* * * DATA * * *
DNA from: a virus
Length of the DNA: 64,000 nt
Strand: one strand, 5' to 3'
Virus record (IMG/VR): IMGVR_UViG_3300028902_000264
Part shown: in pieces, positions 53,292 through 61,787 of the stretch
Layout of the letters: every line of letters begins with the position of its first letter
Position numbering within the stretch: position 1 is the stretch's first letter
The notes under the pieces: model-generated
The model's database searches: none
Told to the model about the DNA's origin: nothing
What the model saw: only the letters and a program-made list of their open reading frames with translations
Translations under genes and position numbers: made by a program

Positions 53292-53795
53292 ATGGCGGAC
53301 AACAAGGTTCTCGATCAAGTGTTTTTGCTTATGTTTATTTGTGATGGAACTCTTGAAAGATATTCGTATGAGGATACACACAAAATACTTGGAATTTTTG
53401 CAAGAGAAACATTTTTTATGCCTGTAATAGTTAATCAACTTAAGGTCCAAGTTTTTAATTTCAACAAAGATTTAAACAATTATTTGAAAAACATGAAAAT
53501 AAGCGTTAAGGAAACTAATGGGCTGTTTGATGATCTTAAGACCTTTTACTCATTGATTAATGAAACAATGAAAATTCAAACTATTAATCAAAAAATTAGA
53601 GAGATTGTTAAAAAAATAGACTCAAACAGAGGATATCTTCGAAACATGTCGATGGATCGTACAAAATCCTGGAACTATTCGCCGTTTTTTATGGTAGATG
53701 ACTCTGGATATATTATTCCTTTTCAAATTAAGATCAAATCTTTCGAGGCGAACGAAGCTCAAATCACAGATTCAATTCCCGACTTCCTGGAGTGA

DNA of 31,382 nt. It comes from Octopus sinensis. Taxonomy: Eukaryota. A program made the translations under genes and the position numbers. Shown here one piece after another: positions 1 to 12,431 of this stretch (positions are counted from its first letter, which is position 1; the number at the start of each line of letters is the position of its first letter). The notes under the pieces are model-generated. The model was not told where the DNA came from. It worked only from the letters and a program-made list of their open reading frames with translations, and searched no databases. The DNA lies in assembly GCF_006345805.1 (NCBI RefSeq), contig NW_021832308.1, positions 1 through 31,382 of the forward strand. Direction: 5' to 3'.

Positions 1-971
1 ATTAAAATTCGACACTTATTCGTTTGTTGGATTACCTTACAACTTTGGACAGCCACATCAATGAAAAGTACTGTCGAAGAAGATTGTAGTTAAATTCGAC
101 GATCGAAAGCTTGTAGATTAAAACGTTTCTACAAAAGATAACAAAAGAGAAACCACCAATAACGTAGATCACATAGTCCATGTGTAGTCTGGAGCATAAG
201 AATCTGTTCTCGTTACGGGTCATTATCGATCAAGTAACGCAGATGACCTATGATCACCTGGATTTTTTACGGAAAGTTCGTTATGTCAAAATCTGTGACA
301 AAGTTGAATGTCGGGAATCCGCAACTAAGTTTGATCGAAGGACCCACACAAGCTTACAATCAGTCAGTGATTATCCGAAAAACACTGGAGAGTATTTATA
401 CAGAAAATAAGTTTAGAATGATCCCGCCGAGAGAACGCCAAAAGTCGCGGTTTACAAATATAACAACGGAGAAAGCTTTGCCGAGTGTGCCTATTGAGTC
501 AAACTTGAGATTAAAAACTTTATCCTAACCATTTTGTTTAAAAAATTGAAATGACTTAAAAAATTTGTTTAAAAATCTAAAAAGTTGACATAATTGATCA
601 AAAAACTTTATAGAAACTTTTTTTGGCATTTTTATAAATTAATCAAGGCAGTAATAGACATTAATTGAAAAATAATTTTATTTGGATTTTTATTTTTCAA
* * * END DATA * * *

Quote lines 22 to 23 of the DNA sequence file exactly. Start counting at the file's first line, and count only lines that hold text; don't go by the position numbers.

1 ATTAAAATTCGACACTTATTCGTTTGTTGGATTACCTTACAACTTTGGACAGCCACATCAATGAAAAGTACTGTCGAAGAAGATTGTAGTTAAATTCGAC
101 GATCGAAAGCTTGTAGATTAAAACGTTTCTACAAAAGATAACAAAAGAGAAACCACCAATAACGTAGATCACATAGTCCATGTGTAGTCTGGAGCATAAG